Screenwriter Richard Price writes for actors with a capital A, delighting in character-driven monologues that offer bang for their buck. In the underrated remake of Kiss of Death, Nicolas Cage played the colorfully named Little Junior, a pumped-up thug who creates an acronym for himself to better visualize his goals: “Balls. Attitude. Direction. B.A.D.” The kidnapper in Ransom played by Gary Sinise taunted Mel Gibson’s hero by going on long sociological rants about the Morlocks and the Eloi from The Time Machine, and Jeffrey Wright’s bad guy in the remake of Shaft sulked over his Egyptian cotton shirt when it got food stains on it after a brawl. Such colorful affectations make his villains pop off the screen, and his heroes maintain tough, blue-collar resilience in the face of overwhelming odds.
Even when the movies fail, and they frequently do, they remain enjoyable to watch. This is not because of Price’s subtlety (he’s as subtle as a baseball bat hitting a windshield), or because of his deftness at wrapping up the plot—why have one ending when you can have five? It’s because he shares with Charles Dickens the singular delight of writing vivid characterizations, and dialogue that makes them pop. With a few colorful turns of phrase, Price sets up a cop buddy relationship between neighborhood hero Samuel L. Jackson and token white guy partner William Forsythe that’s fully realized, believable, and even meaningful, despite the fact that they barely register as a subplot in Freedomland.
The detail and insight into character extends to all the speaking roles, from the denizens of the projects to the nearby white suburban neighborhood just across the park. All of those New Jersey citizens are more compelling than the moralizing epic that surrounds them. Freedomland opens with recovering addict Brenda Martin (Julianne Moore) stumbling into a hospital claiming a black man stole her car, and that her child was in the back seat (a premise inspired by the infamous Susan Smith, who created a false story about “black kidnappers” to cover for the fact that she was responsible for her child’s death). The fact that the police shut down the projects in search of the missing white kid sends the community into an uproar, and as riots threaten to engulf the streets, Jackson’s character, given the Symbolic Name of Lorenzo Council, feels like Brenda isn’t telling the whole truth.
Moore and Jackson are each given meaty roles to work with, and ample opportunity for shouting matches and quiet spells. Taking on a New Jersey accent and frayed nerves, Moore is able to find multiple levels of hysteria that project intensity without going for the one-note harpy shrieks she employed in Magnolia. (Price’s monologues may feel like they belong in a play, but at least they’re artfully constructed.) Jackson dabbles in his by now familiar rage routine, but finds nuance in the character’s underlying sadness. Mention of his character’s slowly growing pot belly reveals more about him than his silly posturing in Coach Carter, S.W.A.T., and even the Price-scripted Shaft.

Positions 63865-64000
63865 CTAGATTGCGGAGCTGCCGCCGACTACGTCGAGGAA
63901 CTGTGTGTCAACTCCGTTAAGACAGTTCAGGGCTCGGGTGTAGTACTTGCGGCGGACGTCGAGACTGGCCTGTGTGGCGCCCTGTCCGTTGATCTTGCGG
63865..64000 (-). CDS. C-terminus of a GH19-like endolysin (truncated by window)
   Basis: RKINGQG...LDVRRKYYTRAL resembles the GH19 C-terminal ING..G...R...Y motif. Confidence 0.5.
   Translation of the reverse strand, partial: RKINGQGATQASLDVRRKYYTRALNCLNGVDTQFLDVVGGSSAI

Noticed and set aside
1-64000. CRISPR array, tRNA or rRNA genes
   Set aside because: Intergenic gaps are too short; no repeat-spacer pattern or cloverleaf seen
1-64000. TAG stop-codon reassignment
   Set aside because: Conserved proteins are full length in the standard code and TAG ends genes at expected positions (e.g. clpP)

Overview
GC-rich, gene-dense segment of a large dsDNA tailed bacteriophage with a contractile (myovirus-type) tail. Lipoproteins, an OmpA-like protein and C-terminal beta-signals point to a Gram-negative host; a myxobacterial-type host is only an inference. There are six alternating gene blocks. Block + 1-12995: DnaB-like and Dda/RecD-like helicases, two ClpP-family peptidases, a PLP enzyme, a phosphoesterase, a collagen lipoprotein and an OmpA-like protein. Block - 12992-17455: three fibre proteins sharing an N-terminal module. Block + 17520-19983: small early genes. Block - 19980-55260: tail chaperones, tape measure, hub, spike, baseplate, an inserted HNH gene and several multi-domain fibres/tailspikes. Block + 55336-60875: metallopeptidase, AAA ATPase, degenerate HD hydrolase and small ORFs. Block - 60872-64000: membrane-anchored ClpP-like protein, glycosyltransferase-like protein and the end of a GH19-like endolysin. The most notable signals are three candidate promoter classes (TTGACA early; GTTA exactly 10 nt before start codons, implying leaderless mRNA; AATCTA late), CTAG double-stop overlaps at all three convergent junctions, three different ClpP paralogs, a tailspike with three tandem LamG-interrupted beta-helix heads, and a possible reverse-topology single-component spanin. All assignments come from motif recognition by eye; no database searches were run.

But even if you’re into the Price school of screenwriting, Freedomland pushes its luck. Like Spike Lee’s Clockers (another Price script), it tries to cram in too much. Too many characters serve as mouthpieces for various ideologies, including a well-cast (and monologue-prone) Edie Falco as the head of a group of mothers tracking down missing kids, and the pot feels overstuffed. Director Joe Roth does a solid journeyman’s work, but he’s not seasoned enough to give poetic visual impact to Price’s long-winded prose. The numerous story threads never cohere in a satisfactory way, or they feel rushed through, and instead of cutting away from those lovingly etched Prince monologues to get back to the action at hand, the action gets sped through and is undernourished. Freedomland is finally cursed by its own good intentions, and its never-ending epilogue tries to resolve the epic canvas with tidy sentiment, goodwill, and tears. But when you’ve crafted characters as rich and memorable as Prince’s, one has to remember the old mantra that good drama should never be easily resolved.